D.C. Report: Congress talks immigration reform

U.S. CapitolImmigration Reform

There has been considerable debate in Washington over the last several weeks about immigration reform, with the House and the Senate taking very different approaches to the issue.

In the House, Judiciary Committee Chair Bob Goodlatte (R-Va.) announced that the Judiciary Committee would introduce a series of bills in the near future intended to overhaul the U.S. immigration system.

Chair Goodlatte indicated that the first proposal would establish a guest worker program for agriculture, and it would also require employers to use an electronic verification system to determine the immigration status of its employees.

Last week, House Budget Chair Paul Ryan (R-Wis.) joined Illinois Rep. Luis Gutierrez, who is helping lead the House bipartisan efforts on immigration reform, in Chicago to discuss the issue.

In a speech at the City Club of Chicago, Ryan called on Congress this year to enact legislation that improves border security, bolsters enforcement of existing immigration laws, establishes a new guest-worker program, creates an expedited pathway for children of undocumented immigrants to become fully legalized and sets a “path to earned legalization” for the 11 million immigrants currently in the United States illegally.

Congressman Ryan now appears willing to use his national presence and ability to draw significant media coverage to encourage his House colleagues to work to resolve this issue.

Meanwhile, in the Senate, led by the bipartisan “Gang of Eight” (including Illinois Sen. Dick Durbin), a comprehensive 844-page immigration reform bill was introduced, S. 744 “The Border Security, Economic Opportunity, and Immigration Modernization Act.” The Senate Judiciary Committee already has begun to conduct hearings on this legislation.

S. 744:

  • Creates a registered provisional immigrant (RPI) program to legalize undocumented workers who have been physically present in the U.S. since Dec. 31, 2011;
  • Establishes border security milestones that must be met before RPIs can become lawful permanent residents (LPRs);
  • Contains DREAM Act provisions for a more expedited pathway to citizenship for undocumented individuals who (i) entered the U.S. before age 16; (ii) completed high school or the equivalent; and (iii) completed at least two years toward a bachelor’s degree or served in the U.S. military for four years;
  • Creates a “Blue Card” program for undocumented agricultural workers;
  • Creates two “merit-based” immigrations systems that will exist parallel with the current employment and family-based systems. Track 1 will set aside 120,000 immigrant or permanent resident visas annually for individuals who can demonstrate that they have sufficient “points” to qualify. Track 2 will be a system for allocation of immigrant visas to clear out the backlog of long-pending employment-based and family-based cases filed prior to enactment;
  • Establishes an electronic employer verification system for the immigration status of employees;
  • Increases the annual cap on new H-1B petitions. The 20,000 cap for holders of advanced degrees from U.S. universities will be replaced with a 25,000 cap for holders of advanced degrees in STEM fields from U.S. universities; and,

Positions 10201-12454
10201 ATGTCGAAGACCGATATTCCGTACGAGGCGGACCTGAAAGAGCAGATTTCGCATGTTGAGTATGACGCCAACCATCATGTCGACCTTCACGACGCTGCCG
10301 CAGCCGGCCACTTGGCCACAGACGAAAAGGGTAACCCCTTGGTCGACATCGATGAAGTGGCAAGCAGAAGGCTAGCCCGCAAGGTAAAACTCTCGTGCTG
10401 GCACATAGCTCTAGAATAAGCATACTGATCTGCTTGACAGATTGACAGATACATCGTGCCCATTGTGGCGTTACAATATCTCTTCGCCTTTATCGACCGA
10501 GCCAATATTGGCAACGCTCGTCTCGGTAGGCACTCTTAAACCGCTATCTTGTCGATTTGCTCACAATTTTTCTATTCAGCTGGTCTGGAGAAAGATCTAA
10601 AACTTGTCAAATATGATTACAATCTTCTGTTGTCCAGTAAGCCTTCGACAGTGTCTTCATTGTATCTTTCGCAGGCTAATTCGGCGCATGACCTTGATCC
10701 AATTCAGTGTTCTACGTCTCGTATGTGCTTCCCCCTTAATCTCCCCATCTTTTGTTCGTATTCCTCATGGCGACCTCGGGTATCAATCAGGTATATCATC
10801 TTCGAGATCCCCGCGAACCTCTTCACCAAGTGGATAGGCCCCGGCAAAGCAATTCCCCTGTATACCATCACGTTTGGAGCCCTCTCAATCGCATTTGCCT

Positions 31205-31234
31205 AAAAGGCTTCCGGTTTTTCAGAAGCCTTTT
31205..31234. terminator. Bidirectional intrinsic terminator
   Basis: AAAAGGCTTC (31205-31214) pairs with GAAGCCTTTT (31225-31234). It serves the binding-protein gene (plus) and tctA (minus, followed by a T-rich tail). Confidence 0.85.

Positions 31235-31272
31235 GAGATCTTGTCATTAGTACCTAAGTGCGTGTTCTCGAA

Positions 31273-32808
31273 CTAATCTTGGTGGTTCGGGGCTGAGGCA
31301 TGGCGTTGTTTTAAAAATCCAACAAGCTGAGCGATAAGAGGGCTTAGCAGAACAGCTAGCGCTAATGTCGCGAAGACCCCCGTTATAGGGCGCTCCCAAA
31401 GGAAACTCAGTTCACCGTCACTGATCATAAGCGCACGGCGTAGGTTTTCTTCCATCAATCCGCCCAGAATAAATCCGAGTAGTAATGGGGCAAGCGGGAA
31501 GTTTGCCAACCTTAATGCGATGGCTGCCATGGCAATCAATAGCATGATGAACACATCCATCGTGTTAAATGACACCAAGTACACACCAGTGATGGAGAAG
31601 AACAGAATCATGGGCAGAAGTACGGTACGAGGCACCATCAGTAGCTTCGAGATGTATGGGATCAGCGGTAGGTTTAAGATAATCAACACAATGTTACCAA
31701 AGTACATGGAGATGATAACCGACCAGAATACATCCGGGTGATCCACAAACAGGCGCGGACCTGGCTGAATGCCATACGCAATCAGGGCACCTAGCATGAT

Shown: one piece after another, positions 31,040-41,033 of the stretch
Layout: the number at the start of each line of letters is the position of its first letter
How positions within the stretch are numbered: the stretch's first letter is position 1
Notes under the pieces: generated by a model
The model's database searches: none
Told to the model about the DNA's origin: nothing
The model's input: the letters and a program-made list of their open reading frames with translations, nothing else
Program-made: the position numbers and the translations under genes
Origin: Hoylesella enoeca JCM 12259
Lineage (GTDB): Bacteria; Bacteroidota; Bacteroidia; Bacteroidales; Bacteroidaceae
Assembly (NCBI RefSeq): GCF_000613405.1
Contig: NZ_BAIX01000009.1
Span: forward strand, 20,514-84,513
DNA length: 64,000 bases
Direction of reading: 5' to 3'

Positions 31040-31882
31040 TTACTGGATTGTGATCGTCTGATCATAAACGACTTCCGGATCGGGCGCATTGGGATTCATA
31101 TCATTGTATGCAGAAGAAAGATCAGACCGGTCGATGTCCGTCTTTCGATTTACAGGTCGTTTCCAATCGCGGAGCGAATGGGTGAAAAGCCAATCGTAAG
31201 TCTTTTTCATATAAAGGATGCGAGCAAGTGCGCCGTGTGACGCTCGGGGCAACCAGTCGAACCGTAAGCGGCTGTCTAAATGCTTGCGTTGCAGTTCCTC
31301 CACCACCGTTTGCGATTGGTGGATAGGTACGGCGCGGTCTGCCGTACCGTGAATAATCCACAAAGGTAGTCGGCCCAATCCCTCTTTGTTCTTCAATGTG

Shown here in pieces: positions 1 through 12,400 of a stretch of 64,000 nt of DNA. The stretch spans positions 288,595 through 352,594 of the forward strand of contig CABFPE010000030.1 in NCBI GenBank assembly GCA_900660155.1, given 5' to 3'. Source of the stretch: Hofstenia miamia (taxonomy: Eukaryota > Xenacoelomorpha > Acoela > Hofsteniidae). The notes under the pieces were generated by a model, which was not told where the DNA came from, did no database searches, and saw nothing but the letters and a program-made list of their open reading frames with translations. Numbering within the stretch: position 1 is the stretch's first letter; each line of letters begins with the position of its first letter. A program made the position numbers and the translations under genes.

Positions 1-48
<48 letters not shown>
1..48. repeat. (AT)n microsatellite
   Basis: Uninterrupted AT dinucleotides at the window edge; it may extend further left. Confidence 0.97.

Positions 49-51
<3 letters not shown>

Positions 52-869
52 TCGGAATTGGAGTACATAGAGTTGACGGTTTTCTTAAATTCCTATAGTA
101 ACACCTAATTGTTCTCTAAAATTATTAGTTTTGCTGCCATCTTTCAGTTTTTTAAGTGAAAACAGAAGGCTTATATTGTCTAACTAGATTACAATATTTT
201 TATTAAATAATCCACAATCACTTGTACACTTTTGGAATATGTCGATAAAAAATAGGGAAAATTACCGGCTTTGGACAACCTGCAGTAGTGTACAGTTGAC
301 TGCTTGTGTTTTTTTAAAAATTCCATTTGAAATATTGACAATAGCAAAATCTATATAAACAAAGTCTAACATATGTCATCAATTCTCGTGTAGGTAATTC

• Creates INVEST non-immigrant visas that will be available to overseas entrepreneurs who plan to start their own companies in the United States and who can demonstrate that at least $100,000 has been invested in the relevant business or that such a business has generated no fewer than three jobs and $250,000 in revenue.

There is growing sentiment in Washington that the immigration reform issue will be resolved sometime this summer.

Gun Control

Following the tragedy at the Sandy Hook Elementary School late last year, President Obama has been pushing Congress to deal with the issue of more stringent gun control measures.

In the U.S. Senate, a bipartisan compromise that sought to expand background checks for gun buyers, a ban on assault weapons, and a ban on high-capacity gun magazines failed to garner the 60 votes needed for passage. At the same time, the Senate also defeated a proposal to expand permission to carry concealed weapons and to focus law enforcement efforts on prosecuting gun crimes.

Calling it “a pretty shameful day for Washington,” President Obama vowed to continue his fight for additional gun control measures. The Senate has tabled this issue, at least temporarily, although both sides continue to work to develop a compromise.

Reauthorization of the Higher Education Act

Last week, Congressman John Kline (R-Minn.), chair of the House Education and Workforce Committee, called upon students, parents, college leaders and higher education stakeholders to share their views on policies and amendments that should be included in the upcoming reauthorization of the Higher Education Act.

The committee is particularly interested in examining ways to:

  • Empower students as consumers in higher education;
  • Simplify and improve the student aid and loan programs;
  • Increase college accessibility, affordability and completion;
  • Encourage institutions to reduce costs;
  • Promote innovation to improve access to and delivery of higher education; and,
  • Balance the need for accountability with the burden of federal requirements.

The House Education and Workforce Committee and various subcommittees are beginning public hearings on some of these topics. For additional information on upcoming hearings and ways to submit input, visit www.edworkforce.house.gov.

Congress is in recess this week.

The Voices section of NIU Today features opinions and perspectives from across campus. Lori Clark is director of State and Federal Relations for NIU.

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